Another day, another opportunity to talk about religious bigotry…

By now I’m sure you’ve seen the news articles and clips about Ahmed Mohamed, the 14-yr-old engineering whiz whose homemade clock was mistaken for a bomb, causing his arrest when he brought it to school to show off to his teachers. If you haven’t, a good overview of the story and subsequent fallout is available from the Dallas Morning News.

It’s another chance to talk with students about profiling and misperceptions–how would this have been treated differently if Mohamed had a different religious background? Or gone to a school elsewhere in the nation, or in the world?

Mohamed’s thank you tweet to supporters is bittersweet–appreciative of the outreach he’s gotten (even President Obama invited him to the White House and encourage him to keep pursuing science) but cognizant of the challenges faced by Muslims in the world today:

Ahmed Mohamed's thank-you tweet

Ahmed Mohamed’s thank-you tweet

Hopefully the online support he’s recieved will translate into real-world encouragement and appreciation, especially since STEM is all the rage these days in the education world. I have a hard time know how to respond to Ahmed’s tweet–how to tell him there are many people who do really care about him, who want all young people to stay curious and inventive. I’d love to hear how high-school and middle-school students would respond to Mohamed’s tweet. How do they think they might respond if they were in his shoes–with an overwhelming sense of rejection, or a push for resilience?

Continue reading

Advertisements

I call that a success!

As I was grading final exams, I came across this.

Question 1

Question 1

Question 2

Question 2

Not the best student, and in fact, a student who in his original journal post stated that he would be working to try to help me accept Christianity this year. Glad that I’ve helped him grow more accepting too.

#summersalmosthere

When the Course Swerves…

Sometimes courses, or particular classes, take on their own particular theme or direction. This year’s unit on Islam made an unexpected shift to include a heavy dose of media literacy, partly because we had covered Islam through so many current events throughout the year already, and partly because the students and I both recognized it as being at the root of so many misunderstandings.

For the past few years I have assigned a project about Myths and Misconceptions in Islam where students take a belief about Islam that is incorrect or oversimplified and work to both explain the source of that misconception and the truth they would use to explain it. Noticing flaws in what previous years’ works had resulted in, I decided to pay a little more attention to the selection of resources as students researched their topics–and in so doing I think I unknowingly planted a seed that blossomed when they turned in their finished works.

Continue reading

On Field Trips and Flexibility

I know…it’s been forever since I’ve written. Spring break and lots of life have gotten in the way, and I apologize.

Class, however, has been marching on. We have made it through our Christianity unit, which always feels like a challenge to me. It’s challenging because there are always a few students who have been raised on the Bible and know its passages far better than I do. It’s also challenging because it’s one of those religions that students think they know everything about before we get started. And because trying to expand students’ notions of Christianity (or expose them to divisions within it) can push some buttons for the firm believers in my classroom in a way that investigating a religion that they are less attached to does not.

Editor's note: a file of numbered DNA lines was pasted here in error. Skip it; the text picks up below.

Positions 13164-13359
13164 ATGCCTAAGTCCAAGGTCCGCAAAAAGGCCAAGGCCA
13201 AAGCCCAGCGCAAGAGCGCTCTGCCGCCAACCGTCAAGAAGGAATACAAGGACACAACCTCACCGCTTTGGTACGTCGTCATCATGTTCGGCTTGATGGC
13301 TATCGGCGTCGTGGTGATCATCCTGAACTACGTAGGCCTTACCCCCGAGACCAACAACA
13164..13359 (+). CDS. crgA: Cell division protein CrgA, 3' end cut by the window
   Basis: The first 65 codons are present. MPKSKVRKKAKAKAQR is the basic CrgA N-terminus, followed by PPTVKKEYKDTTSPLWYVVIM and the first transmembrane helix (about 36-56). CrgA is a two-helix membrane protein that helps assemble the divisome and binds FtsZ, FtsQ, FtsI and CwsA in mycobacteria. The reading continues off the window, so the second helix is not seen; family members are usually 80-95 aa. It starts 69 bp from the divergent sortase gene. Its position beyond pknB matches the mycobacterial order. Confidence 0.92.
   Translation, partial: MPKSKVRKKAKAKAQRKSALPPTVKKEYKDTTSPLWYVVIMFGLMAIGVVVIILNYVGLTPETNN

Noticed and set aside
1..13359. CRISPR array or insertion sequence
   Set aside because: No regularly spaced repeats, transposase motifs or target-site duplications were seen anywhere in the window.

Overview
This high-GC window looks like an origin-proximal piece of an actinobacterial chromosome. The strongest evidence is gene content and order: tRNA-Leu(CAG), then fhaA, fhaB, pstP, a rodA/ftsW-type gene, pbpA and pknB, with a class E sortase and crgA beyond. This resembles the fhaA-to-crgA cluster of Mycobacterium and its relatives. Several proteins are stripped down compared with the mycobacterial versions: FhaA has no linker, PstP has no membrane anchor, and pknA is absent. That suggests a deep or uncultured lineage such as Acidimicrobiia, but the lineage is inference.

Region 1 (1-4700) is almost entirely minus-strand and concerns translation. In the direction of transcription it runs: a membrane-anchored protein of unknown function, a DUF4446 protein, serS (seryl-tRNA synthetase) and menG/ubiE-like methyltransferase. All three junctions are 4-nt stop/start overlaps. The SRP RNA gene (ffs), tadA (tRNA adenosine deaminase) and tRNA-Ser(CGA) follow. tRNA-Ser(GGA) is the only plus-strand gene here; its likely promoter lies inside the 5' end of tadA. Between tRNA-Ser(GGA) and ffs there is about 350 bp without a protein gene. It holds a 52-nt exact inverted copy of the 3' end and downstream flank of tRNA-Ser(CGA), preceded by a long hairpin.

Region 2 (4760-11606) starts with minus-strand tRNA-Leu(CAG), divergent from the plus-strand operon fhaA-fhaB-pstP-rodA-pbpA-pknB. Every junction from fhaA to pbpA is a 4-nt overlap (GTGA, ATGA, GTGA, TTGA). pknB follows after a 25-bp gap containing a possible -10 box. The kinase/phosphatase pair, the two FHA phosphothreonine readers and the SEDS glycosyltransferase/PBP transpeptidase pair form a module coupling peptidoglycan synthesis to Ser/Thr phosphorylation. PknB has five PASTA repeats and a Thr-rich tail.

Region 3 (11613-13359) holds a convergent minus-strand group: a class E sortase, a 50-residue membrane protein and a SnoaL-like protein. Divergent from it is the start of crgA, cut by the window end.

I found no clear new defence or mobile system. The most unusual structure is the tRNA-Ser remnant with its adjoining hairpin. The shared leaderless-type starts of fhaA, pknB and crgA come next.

As a result, while I do spend some time reviewing the core beliefs of Christianity and analyzing passages from the New Testament (I especially like the Sermon on the Mount for the way it helps differentiate between “old ways” and Jesus’s teachings), I allocate most of the unit to understanding the historical development of the religion (helped by useful Eduportal videos like this one) and looking at its diversity. It’s my hope that students end the unit with the firm grasp of the concepts that all Christians share, but an understanding that all Christians are not like the ones they know.

I have a couple of strategies for doing this. We spend a few days looking at Mormons, and I ask the students to answer for themselves the question of whether Mormons are Christian or not. The Church of Jesus Christ of the Latter-Day Saints says, unequivocally, yes. (See the most recent shift in their logo, below). 

   to  
 But others question if a group that adds new books to the Christian canon can truly fit in. I have found the PBS video on the Mormons to be an excellent supplement here, and a more sober approach than the South Park episodes and broadway musicals that my students tend to be more familar with.

We also spend some time looking at other Christian groups: the Amish, Christan Scientists, Quakers, Christadelphians, and more. Again, we focus on the defining beliefs of Christians: monotheism, belief in Jesus as a savior, an emphasis on love, forgiveness, hope, and grace, and the practices of baptism and communion. Then I ask students to consider what makes each group different and unique.

We ended the unit with a sort of transitional field trip–a trip to a mosque and a church. This year we visited Jaamat Ibad Ar-Rahman and Resurrection United Methodist Church. Chosen both for proximity, their welcoming attitude, and the variety of experiences they provide, I found this year’s pairing to work especially well. Jaamat Ibad Ar-Rahman is in a small, low building that was clearly never intended to be a mosque. In fact, it shares a parking lot with a store-front church. For many of my students, this is a different kind of religious building than they have been to, in that there is absolutely no fancy architecture–the emphasis is solely on the creation of a community space for worship and study. The students were shown to the library and listened to a presentation by a member of the congregation. This was interesting too–the imam, Mowlid Ali, is very young, somewhat quiet, and had to leave early to lead Friday prayers in a neighboring city. His colleague was an older gentleman who was very chatty and eager to share his understanding of Islam. The contrast between the two men was almost comical–but again I appreciate that the students had an opportunity to hear from two voices.